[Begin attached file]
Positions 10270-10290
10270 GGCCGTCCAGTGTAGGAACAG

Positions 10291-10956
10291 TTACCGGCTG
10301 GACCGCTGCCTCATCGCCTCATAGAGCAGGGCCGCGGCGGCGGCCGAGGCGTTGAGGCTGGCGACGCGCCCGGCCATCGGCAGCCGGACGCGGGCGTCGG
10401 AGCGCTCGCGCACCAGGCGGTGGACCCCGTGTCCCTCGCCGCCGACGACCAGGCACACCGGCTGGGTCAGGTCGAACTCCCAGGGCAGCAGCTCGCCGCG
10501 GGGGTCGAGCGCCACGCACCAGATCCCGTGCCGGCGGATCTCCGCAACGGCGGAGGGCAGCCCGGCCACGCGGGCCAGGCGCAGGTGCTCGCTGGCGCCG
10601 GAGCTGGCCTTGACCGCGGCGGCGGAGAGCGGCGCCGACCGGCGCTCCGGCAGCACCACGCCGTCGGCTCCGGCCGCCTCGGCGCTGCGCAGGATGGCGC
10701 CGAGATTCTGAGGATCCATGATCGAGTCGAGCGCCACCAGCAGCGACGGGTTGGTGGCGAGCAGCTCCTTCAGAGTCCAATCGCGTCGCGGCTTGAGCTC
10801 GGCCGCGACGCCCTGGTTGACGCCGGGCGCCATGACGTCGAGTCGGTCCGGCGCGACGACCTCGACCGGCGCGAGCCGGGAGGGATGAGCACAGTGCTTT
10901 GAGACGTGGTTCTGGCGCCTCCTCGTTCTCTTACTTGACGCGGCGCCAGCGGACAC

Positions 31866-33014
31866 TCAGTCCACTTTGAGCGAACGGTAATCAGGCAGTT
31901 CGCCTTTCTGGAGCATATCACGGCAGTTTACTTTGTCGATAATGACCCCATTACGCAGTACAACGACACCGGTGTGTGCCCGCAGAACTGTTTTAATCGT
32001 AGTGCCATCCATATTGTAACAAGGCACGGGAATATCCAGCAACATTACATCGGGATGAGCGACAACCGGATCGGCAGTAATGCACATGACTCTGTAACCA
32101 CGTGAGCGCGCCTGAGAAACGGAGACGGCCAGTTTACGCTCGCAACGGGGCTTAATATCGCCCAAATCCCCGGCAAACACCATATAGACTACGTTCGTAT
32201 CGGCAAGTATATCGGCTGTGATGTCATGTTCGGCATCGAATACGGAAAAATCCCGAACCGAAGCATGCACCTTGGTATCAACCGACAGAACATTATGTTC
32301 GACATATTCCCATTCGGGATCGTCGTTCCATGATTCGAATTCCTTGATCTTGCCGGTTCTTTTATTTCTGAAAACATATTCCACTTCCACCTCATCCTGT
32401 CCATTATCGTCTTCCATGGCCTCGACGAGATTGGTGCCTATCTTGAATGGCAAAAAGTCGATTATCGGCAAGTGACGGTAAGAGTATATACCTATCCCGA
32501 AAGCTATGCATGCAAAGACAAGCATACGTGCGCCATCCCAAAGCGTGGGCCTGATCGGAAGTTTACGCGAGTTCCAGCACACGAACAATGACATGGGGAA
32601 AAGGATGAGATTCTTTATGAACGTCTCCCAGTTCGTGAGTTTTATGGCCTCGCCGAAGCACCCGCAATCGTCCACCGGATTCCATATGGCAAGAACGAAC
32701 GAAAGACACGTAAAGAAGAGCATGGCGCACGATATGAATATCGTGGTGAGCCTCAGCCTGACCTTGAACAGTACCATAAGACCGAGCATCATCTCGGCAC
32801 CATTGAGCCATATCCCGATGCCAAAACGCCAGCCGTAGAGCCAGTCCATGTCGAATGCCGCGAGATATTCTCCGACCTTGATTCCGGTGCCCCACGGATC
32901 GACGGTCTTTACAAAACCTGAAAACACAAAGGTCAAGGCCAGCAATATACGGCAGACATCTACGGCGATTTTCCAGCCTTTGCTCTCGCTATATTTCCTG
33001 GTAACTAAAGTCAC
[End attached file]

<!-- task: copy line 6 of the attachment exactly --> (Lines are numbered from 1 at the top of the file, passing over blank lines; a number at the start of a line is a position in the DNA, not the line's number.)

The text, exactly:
10401 AGCGCTCGCGCACCAGGCGGTGGACCCCGTGTCCCTCGCCGCCGACGACCAGGCACACCGGCTGGGTCAGGTCGAACTCCCAGGGCAGCAGCTCGCCGCG